Consider the global-warming argument. That argument has a scientific piece, an economic piece, and a political piece. (And other pieces, too.) The Left has for some time tried to discredit arguments about the economic and political aspects of global warming as rejection of science, of “denialism,” a term coined expressly for its association with Holocaust denial. That has not worked, partly because people understand that the political questions and the scientific questions are different questions, but also because the scientific case has been so exaggerated and overstated, generally by non-scientists, that people have come to regard it with some skepticism. What the Left would very much like to do at this point is to silence dissent, for example by pressuring media outlets to suppress criticism (“There aren’t ‘two sides’ to the science, nor to the policy response,” the same conflation of the scientific and the political) or by simply locking up those who disagree in prison, the response favored by Robert Kennedy Jr., writers at Gawker, and certain highly regarded philosophy professors, to mention nothing of Harry Reid, who was quite recently the Senate majority leader. (Mrs. Gandhi was not the first or the last to get that big idea.) This would require doing violence to the constitutional order — beginning with repealing the First Amendment, which Senator Reid attempted — which would be, in ordinary times, a difficult thing to do. But if you believe that the world is ending — and you can convince others that the world is ending, too — then there is nothing that one could not justify doing to prevent that.

But there isn’t a global-warming emergency, at least not one that is going to be fixed by throwing AEI scholars in jail. …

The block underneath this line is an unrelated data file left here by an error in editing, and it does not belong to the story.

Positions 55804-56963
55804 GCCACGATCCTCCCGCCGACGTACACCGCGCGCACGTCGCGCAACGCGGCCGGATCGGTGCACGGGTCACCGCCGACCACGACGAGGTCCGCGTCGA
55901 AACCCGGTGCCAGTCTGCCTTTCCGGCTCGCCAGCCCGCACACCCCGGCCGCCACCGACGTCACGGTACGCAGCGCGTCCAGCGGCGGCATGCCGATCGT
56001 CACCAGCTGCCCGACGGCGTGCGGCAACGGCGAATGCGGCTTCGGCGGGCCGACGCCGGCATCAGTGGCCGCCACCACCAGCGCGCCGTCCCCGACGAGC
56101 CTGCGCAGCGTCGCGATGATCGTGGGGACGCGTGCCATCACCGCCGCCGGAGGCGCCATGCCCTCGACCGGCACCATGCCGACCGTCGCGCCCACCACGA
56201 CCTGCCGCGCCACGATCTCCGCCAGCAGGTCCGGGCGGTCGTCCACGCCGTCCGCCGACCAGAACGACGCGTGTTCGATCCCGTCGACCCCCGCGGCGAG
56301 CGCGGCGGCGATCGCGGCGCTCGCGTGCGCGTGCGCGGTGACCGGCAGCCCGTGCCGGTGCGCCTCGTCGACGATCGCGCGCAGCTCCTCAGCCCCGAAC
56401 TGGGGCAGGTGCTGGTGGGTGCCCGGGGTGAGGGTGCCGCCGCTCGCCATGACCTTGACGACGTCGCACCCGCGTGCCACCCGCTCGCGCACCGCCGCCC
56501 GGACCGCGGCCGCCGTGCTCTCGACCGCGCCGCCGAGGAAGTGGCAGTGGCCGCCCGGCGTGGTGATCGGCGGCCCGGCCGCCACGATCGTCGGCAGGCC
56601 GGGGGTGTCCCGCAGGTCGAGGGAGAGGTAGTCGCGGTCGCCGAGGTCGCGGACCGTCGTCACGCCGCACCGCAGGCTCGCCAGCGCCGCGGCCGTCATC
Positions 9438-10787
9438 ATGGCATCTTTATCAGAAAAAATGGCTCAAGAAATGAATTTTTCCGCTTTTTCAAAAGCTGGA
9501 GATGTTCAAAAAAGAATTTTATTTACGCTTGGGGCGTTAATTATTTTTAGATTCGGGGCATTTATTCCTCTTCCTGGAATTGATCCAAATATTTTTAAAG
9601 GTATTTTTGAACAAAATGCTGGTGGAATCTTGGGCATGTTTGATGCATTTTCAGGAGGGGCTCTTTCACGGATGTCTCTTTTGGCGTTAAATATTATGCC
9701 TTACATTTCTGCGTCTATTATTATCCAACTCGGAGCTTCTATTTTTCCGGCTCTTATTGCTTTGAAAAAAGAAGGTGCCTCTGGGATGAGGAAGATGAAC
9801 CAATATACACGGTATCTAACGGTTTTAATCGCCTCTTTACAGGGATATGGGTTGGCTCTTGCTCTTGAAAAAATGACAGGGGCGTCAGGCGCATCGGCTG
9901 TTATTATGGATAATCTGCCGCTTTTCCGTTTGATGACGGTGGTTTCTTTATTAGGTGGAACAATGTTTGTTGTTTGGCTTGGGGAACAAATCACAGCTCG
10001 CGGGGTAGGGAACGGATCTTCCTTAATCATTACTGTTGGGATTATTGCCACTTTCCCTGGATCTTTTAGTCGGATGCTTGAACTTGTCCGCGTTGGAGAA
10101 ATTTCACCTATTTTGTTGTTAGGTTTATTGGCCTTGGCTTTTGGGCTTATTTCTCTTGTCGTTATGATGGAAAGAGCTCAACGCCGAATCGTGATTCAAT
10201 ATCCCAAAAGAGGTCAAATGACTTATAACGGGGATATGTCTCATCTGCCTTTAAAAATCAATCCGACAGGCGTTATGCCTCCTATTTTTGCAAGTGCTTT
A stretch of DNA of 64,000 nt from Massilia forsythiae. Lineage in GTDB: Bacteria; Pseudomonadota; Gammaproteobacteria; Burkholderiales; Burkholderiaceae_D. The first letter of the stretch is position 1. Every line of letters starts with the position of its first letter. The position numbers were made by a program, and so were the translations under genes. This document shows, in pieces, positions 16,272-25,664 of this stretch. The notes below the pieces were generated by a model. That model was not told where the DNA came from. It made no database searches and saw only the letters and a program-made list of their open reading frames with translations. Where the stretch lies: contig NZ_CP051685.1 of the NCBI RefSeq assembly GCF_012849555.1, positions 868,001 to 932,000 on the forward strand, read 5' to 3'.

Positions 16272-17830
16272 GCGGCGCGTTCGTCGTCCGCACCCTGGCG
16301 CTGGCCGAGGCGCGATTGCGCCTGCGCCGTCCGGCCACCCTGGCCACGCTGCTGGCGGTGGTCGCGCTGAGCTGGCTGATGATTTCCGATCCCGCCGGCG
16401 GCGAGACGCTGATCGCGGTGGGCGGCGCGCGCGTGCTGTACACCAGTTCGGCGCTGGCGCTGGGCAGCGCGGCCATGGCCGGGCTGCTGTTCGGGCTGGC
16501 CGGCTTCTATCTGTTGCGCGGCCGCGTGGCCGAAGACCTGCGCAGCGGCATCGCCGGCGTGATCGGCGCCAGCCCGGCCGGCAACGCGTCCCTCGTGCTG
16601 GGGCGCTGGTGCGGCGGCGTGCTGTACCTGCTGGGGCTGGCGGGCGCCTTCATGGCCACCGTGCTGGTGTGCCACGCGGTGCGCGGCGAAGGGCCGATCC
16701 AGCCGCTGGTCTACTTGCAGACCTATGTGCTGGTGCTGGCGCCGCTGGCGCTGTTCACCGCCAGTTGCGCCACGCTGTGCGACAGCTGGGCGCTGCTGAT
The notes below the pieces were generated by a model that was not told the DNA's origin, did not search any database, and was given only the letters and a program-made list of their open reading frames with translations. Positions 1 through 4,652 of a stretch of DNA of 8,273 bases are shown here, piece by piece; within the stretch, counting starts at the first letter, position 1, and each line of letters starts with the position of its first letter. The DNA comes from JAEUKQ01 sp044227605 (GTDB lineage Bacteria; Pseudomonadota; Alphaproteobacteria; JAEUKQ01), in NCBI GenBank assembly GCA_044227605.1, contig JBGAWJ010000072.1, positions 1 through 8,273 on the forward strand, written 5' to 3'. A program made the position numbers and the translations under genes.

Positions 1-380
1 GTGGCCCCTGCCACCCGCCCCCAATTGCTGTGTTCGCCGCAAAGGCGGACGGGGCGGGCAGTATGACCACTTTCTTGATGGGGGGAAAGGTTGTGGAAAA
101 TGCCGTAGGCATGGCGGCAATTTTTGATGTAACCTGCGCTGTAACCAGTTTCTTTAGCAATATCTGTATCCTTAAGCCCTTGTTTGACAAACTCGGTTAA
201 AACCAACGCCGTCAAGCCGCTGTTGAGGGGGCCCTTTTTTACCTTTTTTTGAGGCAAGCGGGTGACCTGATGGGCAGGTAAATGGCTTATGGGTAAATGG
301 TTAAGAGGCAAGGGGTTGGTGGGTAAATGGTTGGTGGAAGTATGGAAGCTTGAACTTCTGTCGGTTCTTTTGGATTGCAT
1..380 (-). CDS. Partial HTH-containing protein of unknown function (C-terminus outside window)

Manhattan Contrarian posts on the looming disaster of federal student loans.

While our federal government continues to chase many mortgage lenders for so-called “predatory lending” practices, perhaps we should check in on the situation of far and away the biggest predatory lender of all, the federal government itself.  Its most odious practices are in the area of student loans.  I find the term “predatory” a stretch when applied to a mortgage loan for a house, given that in the worst case the borrower got to live in the house, and even if he gets foreclosed and has a deficiency balance he can normally discharge that in bankruptcy.  Not a pleasant process, but sometimes life can be tough.  Compare that to federal student loans, where the government lends inexperienced 18 – 24 year-olds open-ended amounts, often for dubious and overpriced trade schools, and then flatly forbids discharge in bankruptcy.   Many borrowers’ finances are ruined for life, and they don’t even have marketable job skills to show for it.  Now that’s predatory! …